A Taste of Honey was reputedly inspired by a visit to a West End London theater to see Terence Rattigan’s Variations on a Theme, a modern update on Dumas’ The Lady of the Camellias. Delaney’s reaction to this admittedly weak play from one of the reigning British playwrights up until the advent of the Angry Young Men movement (which put him out of style) was that she could do better. Many of the same elements occur in both plays: a fraught relationship between a mother and a 17-year-old daughter, a female protagonist who has lived off rich men, a heroine with a much younger lover, a character with a chronic cold, problems with leading characters paying their bills, and a young man presumed to be gay by his acquaintances.
On the other hand, Rattigan is supposed to have replied that he could have written a better play about love among the working classes of Manchester, England, had he chosen to, though he continued to write mainly about upper class characters. In 2016 Delaney’s dramaturgy looks a bit creaky. Three of the play’s four scenes begin with two characters arriving at the heroine’s empty apartment, and the use of the on-stage jazz trio seems like a self-conscious Brechtian effect at this date. The snatches of song by the leading characters also seem to be an awkward distancing device. There is a good deal of intentional repetition in the dialogue which tends to become noticeable in the course of the play. Nevertheless, A Taste of Honey has the raw energy only seen in first plays by new authors and is still compelling.
The play begins with Helen (described as a ‘semi-whore’ by the author, a lady of the camellias from a different social stratum) and her nearly 18-year-old daughter Jo moving into yet another shabby apartment in Salford, a derelict suburb of Manchester, in northern England, where Delaney had grown up. However, Helen’s latest fancy man, the much younger but well off Peter (meeting Jo for the first time) has followed them to the new digs and wants her to come away with him. Still in school, the rebellious, liberated and ungainly Jo has an adversarial relationship with her indifferent mother who keeps going off with men and leaving her on her own for long periods of time.
However, this Christmas, the gamin-like Jo has a boyfriend, a black sailor in the Royal Navy, who isn’t likely to remain in Manchester very long. Helen leaves to marry Peter before Jo, who has been looking for love in the most desperate way, finds out she is pregnant, but the sailor has left town. Jo takes up with Geoff, a sensitive art student, who is most likely gay, and they set up housekeeping together. When Helen (who has been living with Peter) gets wind of the situation, she returns to take a look for herself.
Director Austin Pendleton made some choices which don’t help the now creaky play. Although Peter is described as ten years younger than Helen, Pendleton has cast the ever-reliable Bradford Cover who unaccountably looks to be Helen’s age or older. This changes the dynamic of the play as with a younger man it would be obvious why Helen doesn’t think she has much hold over him. While the apartment is described as dirty with junk all over it, Harry Feiner’s set is spotlessly clean. This changes the environment a good deal and makes Jo’s life much less intolerable than described. In addition to the on-stage jazz combo which was also part of the original 1958 London production, Pendleton has several of the characters occasionally speak directly to the audience which makes this play more surreal than the kitchen sink milieu would imply. All of this makes the revival much less affecting than it might have been.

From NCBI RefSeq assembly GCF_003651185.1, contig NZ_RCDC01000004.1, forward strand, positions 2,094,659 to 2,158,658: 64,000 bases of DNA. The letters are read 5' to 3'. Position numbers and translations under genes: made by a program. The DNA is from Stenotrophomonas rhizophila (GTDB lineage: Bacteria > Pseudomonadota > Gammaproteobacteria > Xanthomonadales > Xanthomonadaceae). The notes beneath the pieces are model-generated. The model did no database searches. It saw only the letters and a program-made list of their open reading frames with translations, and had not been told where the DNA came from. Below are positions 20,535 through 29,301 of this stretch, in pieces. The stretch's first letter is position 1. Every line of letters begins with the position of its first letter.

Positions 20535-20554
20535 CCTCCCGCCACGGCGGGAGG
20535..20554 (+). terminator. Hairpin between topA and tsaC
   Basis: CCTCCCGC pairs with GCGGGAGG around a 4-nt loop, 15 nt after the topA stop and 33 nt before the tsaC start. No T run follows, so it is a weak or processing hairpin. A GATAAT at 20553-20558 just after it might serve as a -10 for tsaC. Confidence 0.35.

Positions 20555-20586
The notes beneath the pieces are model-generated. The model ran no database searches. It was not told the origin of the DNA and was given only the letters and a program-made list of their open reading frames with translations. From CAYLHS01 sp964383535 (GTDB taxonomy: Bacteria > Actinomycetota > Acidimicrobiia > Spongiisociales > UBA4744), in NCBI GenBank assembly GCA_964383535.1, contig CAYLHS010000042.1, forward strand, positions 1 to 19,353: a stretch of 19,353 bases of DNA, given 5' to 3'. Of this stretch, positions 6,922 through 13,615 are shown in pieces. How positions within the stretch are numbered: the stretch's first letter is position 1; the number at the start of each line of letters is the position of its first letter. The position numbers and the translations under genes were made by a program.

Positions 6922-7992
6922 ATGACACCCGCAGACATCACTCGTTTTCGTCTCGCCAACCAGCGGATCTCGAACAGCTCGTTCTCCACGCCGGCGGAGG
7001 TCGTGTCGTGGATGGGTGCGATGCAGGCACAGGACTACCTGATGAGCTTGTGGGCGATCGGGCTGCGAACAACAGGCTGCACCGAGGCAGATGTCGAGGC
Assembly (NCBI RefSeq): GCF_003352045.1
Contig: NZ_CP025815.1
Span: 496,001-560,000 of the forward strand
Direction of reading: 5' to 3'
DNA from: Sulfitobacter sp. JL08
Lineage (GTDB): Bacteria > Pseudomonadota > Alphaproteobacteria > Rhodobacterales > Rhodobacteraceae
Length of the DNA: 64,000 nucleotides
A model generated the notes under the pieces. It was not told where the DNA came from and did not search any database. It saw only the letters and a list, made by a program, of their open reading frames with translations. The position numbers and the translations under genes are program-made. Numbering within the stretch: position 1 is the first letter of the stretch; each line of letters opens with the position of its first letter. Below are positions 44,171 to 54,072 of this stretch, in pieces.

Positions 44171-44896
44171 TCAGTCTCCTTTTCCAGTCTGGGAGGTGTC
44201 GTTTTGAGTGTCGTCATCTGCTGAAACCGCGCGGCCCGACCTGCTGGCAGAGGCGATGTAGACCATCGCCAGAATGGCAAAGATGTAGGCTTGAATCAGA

The production is held together by the winning performance of Rebekah Brockman as the 18-year-old Jo, gawky and graceless, but very feisty and independent. Though she is just a child when we meet her, she is very much her own person. Slowly she begins to grow up right before our eyes in the nine months of the story. As Helen, Rachel Botchan makes a strong impression as a self-absorbed woman who always lands on her feet and has a way with the quick barbed dialogue. However, as dressed by Barbara A. Bell, she seems a bit too chic for the Salford environment and her Northern accent is much too posh for this working class community.
John Evans Reese gives a sensitive performance as the high-strung, nervous Geoff who is willing to look after Jo and take on her responsibilities but can’t fight Helen. Ade Otukoya as Jimmy, Jo’s sailor boyfriend, has the decided appeal of the exotic stranger who knows the wide world which is still a mystery to Jo. While Cover is fine as the possessive, drunken lout who has turned Helen’s head, he is unable to give him the callowness of youth. The jazz trio made up of Max Boiko (trumpet), Phil Faconti (guitar) and Walter Stinson (bass) acquit themselves well as musicians but they don’t add much to the play as they look bored at all times and are often badly placed by Pendleton so that they are unfortunately seen in the way of the main characters.
A Taste of Honey’s assortment of many adult themes makes this 75-year-old play still worthy of our attention. The Pearl Theatre Company’s revival directed by Austin Pendleton dilutes its effectiveness with a series of intrusive choices. However, Rebekah Brockman’s breakout performance as the 18-year-old Jo makes this a compelling evening nevertheless.
A Taste of Honey (extended through October 30, 2016, in repertory with Public Enemy)
The Pearl Theatre Company
555 W. 42nd Street, in Manhattan
For tickets, call 212-563-9261 or visit http://www.pearltheatre.org
Running time: two hours and 35 minutes with one intermission